San Giovani Day, June 24, 2020

The Feast of St. John, a Public Holiday in Florence

Today, June 24, is The Feast of St. John the Baptist, and therefore a public holiday in Florence. It is a day off for the general population, with schools and most businesses closed.

In Florence, a parade traditionally occurs at the city center, followed by fireworks in the evening.

This year, with social distancing, will be quite different:

On June 24, San Giovanni, the city’s patron saint, is usually remembered by the pomp and circumstance of a parade, the final of bombastic local sport Calcio Storico and a spectacular late-night firework display. For obvious reasons, crowds will not be cramming the streets this year. Instead, an impressive combined celebration is in the making by Florence, Genoa and Turin, who share a patron saint in St John the Baptist [read]. Florence will be illuminated by a light show instead of fireworks, lasting from sunset until midnight. Porta San Gallo, Porta alla Croce, Torre di San Niccolò, Porta Romana, Porta al Prato, Porta San Frediano, San Miniato al Monte and Istituto degli Innocenti will all act as canvases for the illuminations, but the highlight is likely to be three streams of light cast onto the lantern at the top of Brunelleschi’s Dome.

June 24 will be a day of culture for all, with free entrance to the Museum of the Palazzo Vecchio Museum (10am-3pm), the Bardini Museum and Novecento Museum (both 3-8pm). In terms of music, singer-songwriter Irene Grandi will perform in the Palazzo Vecchio’s Salone dei Cinquecento and Zubin Mehta will conduct the orchestra of the Maggio Musicale Fiorentino opera house in the Duomo.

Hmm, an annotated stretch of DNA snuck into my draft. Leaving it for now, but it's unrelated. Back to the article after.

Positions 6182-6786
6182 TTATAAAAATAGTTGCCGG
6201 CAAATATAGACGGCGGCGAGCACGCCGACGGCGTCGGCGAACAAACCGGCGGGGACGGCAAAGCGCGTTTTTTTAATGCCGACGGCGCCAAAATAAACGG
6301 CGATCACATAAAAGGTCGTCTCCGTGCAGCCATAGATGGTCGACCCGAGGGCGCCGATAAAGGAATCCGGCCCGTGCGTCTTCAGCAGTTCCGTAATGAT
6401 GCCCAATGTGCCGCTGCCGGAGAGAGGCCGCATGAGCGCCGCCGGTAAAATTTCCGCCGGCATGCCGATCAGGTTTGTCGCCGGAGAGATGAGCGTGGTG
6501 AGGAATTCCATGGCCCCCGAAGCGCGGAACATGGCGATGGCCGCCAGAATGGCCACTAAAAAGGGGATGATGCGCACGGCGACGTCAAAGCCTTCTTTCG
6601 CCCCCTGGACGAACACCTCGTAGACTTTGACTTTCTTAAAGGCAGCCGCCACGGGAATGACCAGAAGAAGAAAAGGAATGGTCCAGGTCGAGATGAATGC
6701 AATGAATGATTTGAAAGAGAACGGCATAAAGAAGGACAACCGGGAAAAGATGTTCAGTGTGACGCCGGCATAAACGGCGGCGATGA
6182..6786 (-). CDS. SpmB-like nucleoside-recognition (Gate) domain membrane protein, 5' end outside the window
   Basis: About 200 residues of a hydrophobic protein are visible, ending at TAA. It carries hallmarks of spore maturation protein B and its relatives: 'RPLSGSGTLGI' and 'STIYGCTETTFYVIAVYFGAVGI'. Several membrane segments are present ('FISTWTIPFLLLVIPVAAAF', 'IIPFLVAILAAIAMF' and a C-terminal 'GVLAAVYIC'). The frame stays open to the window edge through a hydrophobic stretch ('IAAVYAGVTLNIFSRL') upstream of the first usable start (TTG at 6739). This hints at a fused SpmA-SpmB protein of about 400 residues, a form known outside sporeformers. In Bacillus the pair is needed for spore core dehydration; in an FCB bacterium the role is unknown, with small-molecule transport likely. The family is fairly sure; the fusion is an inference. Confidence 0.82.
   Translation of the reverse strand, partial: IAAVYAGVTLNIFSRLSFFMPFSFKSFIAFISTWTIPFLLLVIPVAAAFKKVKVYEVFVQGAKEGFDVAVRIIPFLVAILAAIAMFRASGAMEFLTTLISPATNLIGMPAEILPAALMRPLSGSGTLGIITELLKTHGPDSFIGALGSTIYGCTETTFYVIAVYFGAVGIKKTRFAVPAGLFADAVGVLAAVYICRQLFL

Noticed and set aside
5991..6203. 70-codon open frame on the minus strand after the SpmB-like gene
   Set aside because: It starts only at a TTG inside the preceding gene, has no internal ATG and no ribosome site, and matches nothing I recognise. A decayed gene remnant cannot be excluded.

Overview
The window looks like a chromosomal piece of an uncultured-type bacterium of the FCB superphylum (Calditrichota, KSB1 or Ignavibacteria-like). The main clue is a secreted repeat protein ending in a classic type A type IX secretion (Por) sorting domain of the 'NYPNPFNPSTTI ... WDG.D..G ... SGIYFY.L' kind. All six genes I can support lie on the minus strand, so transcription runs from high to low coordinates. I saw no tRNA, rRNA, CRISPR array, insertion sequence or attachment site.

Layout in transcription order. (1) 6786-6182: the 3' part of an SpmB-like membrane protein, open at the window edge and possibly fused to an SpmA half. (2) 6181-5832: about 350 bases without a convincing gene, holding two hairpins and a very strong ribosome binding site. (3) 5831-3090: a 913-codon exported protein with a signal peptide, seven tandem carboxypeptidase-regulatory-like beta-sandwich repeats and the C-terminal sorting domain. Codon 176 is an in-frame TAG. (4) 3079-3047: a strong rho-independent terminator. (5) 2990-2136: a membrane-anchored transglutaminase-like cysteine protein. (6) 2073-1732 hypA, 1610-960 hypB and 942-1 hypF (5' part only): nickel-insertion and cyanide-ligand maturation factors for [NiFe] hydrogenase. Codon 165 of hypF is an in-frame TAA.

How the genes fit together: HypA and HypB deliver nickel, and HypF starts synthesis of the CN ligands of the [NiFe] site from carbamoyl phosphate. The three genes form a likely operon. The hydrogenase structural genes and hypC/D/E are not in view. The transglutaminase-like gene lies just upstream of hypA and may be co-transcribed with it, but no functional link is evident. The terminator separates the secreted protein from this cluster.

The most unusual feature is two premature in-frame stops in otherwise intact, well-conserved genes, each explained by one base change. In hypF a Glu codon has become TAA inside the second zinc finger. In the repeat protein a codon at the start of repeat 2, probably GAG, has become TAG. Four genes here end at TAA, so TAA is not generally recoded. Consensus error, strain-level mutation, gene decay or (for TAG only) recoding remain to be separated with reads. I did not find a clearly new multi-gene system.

St. John the Baptist (San Giovanni) is Florence’s patron saint. He was beheaded around the year 30 CE, having been a preacher and religious leader during Jesus’ lifetime. Baptism rituals in the Jordan River were an important part of his ministry. St John’s birthday is celebrated on June 24 in many churches.

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Images of St John the Baptist often depict him wearing a camel-skin robe and with a cross and a lamb. He is often shown baptizing people, particularly Jesus. Below is Giotto’s imagining of the event:

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It is believed that the Cathedral of San Lorenzo in Genoa keeps relics such as John the Baptist’s ashes.  Florence’s cathedral also is said to own some of his relics.

On my recent visit to the Palazzo Vecchio in Florence, I happened upon this interesting fresco which shows the celebration of St. John in the 1500s.  I guess this fireworks tradition is truly an old tradition.